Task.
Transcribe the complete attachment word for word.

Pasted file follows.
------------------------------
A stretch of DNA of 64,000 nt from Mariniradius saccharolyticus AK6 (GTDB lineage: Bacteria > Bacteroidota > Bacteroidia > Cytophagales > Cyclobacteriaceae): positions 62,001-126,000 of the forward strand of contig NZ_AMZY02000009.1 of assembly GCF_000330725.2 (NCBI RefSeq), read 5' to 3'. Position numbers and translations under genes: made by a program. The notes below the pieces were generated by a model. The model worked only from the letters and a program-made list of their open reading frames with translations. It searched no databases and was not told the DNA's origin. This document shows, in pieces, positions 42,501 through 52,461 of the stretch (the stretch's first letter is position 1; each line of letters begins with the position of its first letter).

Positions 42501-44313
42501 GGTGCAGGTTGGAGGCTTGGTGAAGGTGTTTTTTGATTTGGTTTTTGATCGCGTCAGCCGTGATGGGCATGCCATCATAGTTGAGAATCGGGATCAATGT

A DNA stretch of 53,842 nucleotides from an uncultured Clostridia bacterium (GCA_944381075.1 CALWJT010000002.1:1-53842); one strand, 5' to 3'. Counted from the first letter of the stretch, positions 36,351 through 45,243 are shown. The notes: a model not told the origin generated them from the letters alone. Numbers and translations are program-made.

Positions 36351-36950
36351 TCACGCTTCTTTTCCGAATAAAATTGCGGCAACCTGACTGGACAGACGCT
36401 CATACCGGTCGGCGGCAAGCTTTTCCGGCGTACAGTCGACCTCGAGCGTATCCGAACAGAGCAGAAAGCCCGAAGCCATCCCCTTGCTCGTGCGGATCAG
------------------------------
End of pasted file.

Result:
A stretch of DNA of 64,000 nt from Mariniradius saccharolyticus AK6 (GTDB lineage: Bacteria > Bacteroidota > Bacteroidia > Cytophagales > Cyclobacteriaceae): positions 62,001-126,000 of the forward strand of contig NZ_AMZY02000009.1 of assembly GCF_000330725.2 (NCBI RefSeq), read 5' to 3'. Position numbers and translations under genes: made by a program. The notes below the pieces were generated by a model. The model worked only from the letters and a program-made list of their open reading frames with translations. It searched no databases and was not told the DNA's origin. This document shows, in pieces, positions 42,501 through 52,461 of the stretch (the stretch's first letter is position 1; each line of letters begins with the position of its first letter).

Positions 42501-44313
42501 GGTGCAGGTTGGAGGCTTGGTGAAGGTGTTTTTTGATTTGGTTTTTGATCGCGTCAGCCGTGATGGGCATGCCATCATAGTTGAGAATCGGGATCAATGT

A DNA stretch of 53,842 nucleotides from an uncultured Clostridia bacterium (GCA_944381075.1 CALWJT010000002.1:1-53842); one strand, 5' to 3'. Counted from the first letter of the stretch, positions 36,351 through 45,243 are shown. The notes: a model not told the origin generated them from the letters alone. Numbers and translations are program-made.

Positions 36351-36950
36351 TCACGCTTCTTTTCCGAATAAAATTGCGGCAACCTGACTGGACAGACGCT
36401 CATACCGGTCGGCGGCAAGCTTTTCCGGCGTACAGTCGACCTCGAGCGTATCCGAACAGAGCAGAAAGCCCGAAGCCATCCCCTTGCTCGTGCGGATCAG